Illinois rallies late to stay alive at Big Ten tournament

May 24—OMAHA, Neb. — Dan Hartleb didn't want what his team accomplished Thursday afternoon at the Big Ten tournament to be overlooked.

Illinois rallied in the 10th inning in Thursday's elimination game against Iowa for a 4-2 victory. A win that both snapped an eight-game losing streak in tournament play and kept the top-seeded Illini's chances alive to add a tournament championship to their regular-season title with another elimination game at 7 p.m. Friday against the loser of Thursday night's late game between No. 4 seed Michigan and No. 8 seed Penn State.

But that Coltin Quagliano's two-run single landed into left field wasn't the narrative-driving moment of the 10th inning at Charles Schwab Field.

Instead, it was an interference call on No. 5 Iowa in the bottom half of the inning that wiped out a run, saddled the Hawkeyes with two outs and effectively wiped out any chance of their own comeback.

"Umpires aren't paid to look at the situation," Hartleb said. "That's like saying we should expand the strike zone a little bit in the ninth inning.

"You call the game and you call the rules, and you leave it at that. It's a tough call, and they're enforcing a rule that's in place. I don't want that to take away from our guys, though. Our guys did an outstanding job and found a way to move forward. We were fortunate. I thought our guys competed hard. Really proud of what they've done."

Iowa loaded the bases against Joe Glassey in the bottom of the 10th an inning after the Illinois reliever struck out the side on 11 pitches. A leadoff double followed by a walk followed by a bases-loading single.

Then Michael Seegers hit a sharp groundball to Illinois first baseman Drake Westcott, who fired the ball to Cal Hejza covering second base before a relay to Glassey covering first. The call on the field was interference on Kyle Huckstorf. The runners on third and second were forced to return to their base, while Huckstorf and Seegers were both called out.

Home plate umpire Mark Hutchinson confirmed the call after a replay review, which brought Iowa coach Rick Heller storming out of the dugout. Heller's argument was short-lived, as he was ejected from the game. Glassey struck out Ben Wilmes. Illinois survived and advanced.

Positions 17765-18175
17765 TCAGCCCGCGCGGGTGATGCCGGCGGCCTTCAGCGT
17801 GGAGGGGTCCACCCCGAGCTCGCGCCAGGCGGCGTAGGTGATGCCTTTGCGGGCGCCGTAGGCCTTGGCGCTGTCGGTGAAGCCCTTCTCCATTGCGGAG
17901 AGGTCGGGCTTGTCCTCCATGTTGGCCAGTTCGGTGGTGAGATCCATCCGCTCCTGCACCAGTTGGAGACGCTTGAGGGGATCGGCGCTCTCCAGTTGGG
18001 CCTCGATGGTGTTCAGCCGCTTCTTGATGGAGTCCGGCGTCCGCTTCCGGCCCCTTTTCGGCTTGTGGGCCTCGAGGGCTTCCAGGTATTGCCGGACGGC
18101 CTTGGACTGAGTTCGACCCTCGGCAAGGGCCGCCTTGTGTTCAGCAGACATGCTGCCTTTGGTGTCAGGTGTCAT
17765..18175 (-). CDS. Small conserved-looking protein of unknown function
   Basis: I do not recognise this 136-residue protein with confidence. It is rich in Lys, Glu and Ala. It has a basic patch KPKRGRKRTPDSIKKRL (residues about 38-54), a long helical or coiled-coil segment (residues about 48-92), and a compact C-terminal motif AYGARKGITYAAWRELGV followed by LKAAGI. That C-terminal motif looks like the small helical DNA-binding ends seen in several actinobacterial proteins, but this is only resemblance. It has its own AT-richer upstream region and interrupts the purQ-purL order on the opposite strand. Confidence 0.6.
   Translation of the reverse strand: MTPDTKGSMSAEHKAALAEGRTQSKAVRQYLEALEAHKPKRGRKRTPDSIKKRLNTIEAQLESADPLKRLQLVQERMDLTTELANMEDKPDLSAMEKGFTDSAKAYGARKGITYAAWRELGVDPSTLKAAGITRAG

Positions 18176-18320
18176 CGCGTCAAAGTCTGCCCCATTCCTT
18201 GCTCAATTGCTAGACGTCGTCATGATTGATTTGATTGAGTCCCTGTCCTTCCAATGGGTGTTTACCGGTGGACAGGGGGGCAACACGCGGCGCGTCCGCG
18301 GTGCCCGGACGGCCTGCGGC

"How it all went down, I really don't even understand," Heller said. "I don't. I still don't even know what they saw on the double play. I watched it 20 times. I'm still confused. I thought it was a no-brainer going to get reversed when I saw it on the screen and also thought they might call our guy safe because I thought (Hejza) was off the bag when he caught the ball. At the very least, I thought it would get overturned, but it did not."

Iowa was forced into its own comeback attempt, though, because of Illinois' rally in the top of the 10th. Jacob Schroeder reached on a one-out single, Brody Harding doubled down the right field line and both came around to score when Quagliano got his "head high line drive" past the Hawkeyes' pulled-in infield.

"We work on it all the time," Quagliano said. "Infield comes in, hit the ball hard. Try to get it in the air if possible, but at least hit the ball hard and put it somewhere that puts us in a better opportunity to win."

A win that was added to Glassey's total after his two-inning relief stint. Half dominant with Iowa unable to touch him in the ninth inning and half fortunate when the call in the 10th helped him escape trouble of his own doing. A win that erased a stretch of three consecutive Big Ten tournaments where Illinois left Omaha for Champaign following consecutive losses. And an eight-game losing streak that dated back to 2018.

"I've been a part of the last five losses," Glassey said. "I know how that feels and definitely did not want to end 0-6 and go on back home. We were doing everything we could to make sure we came out with a win and make sure we have a chance to play (Friday)."

Hartleb knew his team hadn't had much success in Omaha in recent years. When he became aware Wednesday's loss to Penn State was an eighth straight, he was surprised.

"That monkey got heavy overnight," Hartleb said. "I think that shows the quality of the Big Ten because we've had good pitchers and good teams that have come out here and we've walked away empty. It's difficult. This conference does not get the credit I think it should for the quality of baseball.

"You have to play extremely well every single day to win a game. It's a big win for us. I always tell our guys it's really hard to win, and you have to do things correctly. We were fortunate we were able to get it done."